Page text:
If you spend lots of time in the great outdoors, at one point or another you’ve likely encountered a tick. Certainly not the kind of animal encounter you we’re hoping for.
Aside from the unappealing thought of these creepy arachnids burrowing into your skin for a blood meal, in certain parts of the country different tick species can cause significant problems with the transmission of Lyme disease, Rocky Mountain spotted fever or other diseases.
But there’s another species of tick that largely goes unnoticed by humans – the winter tick…also known as the moose tick.
Unlike other ticks which feed on two or more hosts in their lives, the winter tick remains on a single host its entire life. And as you might guess, its most common hosts are moose.
While a tiny tick may seem like a trivial nuisance to an animal weighing up to 1,000 pounds or more, what they lack for in size, they make up for in numbers.
Over the past decades, the number of winter ticks has been increasing across the northern states. Warmer fall temperatures and earlier spring snowmelt improves conditions for winter ticks to thrive.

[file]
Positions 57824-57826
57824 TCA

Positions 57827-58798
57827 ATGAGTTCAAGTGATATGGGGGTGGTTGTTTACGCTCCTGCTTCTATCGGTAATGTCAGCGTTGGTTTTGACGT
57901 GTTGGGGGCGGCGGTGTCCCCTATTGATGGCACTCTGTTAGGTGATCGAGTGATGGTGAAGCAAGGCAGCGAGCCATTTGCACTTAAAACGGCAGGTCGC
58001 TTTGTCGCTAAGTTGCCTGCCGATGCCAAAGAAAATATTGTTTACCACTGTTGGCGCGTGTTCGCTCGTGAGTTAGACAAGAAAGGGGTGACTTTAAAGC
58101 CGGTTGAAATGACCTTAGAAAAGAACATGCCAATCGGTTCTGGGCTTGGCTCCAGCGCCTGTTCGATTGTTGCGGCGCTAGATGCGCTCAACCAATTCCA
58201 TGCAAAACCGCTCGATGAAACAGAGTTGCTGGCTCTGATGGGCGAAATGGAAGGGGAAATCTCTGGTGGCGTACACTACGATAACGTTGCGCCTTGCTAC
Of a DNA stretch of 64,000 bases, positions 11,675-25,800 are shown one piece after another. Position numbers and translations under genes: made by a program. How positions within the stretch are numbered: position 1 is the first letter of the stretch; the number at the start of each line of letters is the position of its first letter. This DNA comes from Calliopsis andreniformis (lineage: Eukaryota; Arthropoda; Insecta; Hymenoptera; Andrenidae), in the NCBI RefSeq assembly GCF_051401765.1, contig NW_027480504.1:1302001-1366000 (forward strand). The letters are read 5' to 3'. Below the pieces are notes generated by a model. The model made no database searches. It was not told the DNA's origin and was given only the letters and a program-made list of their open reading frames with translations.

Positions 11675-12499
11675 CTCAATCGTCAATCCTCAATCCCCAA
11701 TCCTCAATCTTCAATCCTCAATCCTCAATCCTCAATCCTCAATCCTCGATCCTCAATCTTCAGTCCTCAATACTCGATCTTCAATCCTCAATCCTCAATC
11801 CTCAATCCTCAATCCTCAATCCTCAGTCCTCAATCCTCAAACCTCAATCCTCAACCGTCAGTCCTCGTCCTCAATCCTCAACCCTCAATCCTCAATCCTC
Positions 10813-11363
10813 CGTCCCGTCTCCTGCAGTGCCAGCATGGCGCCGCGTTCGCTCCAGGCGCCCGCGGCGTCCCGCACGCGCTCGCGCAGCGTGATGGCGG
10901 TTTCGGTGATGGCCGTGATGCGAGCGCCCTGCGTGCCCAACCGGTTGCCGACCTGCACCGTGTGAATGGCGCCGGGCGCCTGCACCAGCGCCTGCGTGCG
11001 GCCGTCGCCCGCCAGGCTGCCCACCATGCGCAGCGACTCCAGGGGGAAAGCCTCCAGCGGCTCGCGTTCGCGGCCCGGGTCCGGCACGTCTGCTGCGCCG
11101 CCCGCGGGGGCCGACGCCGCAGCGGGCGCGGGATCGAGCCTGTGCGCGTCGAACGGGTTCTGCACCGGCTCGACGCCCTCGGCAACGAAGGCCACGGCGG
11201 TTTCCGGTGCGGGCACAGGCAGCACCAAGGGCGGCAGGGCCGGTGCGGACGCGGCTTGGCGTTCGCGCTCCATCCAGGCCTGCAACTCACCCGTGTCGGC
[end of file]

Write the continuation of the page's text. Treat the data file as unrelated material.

The result? Individual moose have been found with up to 150,000 ticks.
At these numbers, the ticks cause hair loss as the moose scratch to remove them. This increased activity and disruption from time spent feeding results in loss of critical fat reserves for winter survival. And in extreme cases, moose can literally be bled to death, dying from anemia.
In a world of increasing change, new and growing issues will continue to emerge as species either take advantage of or try to cope with shifting conditions.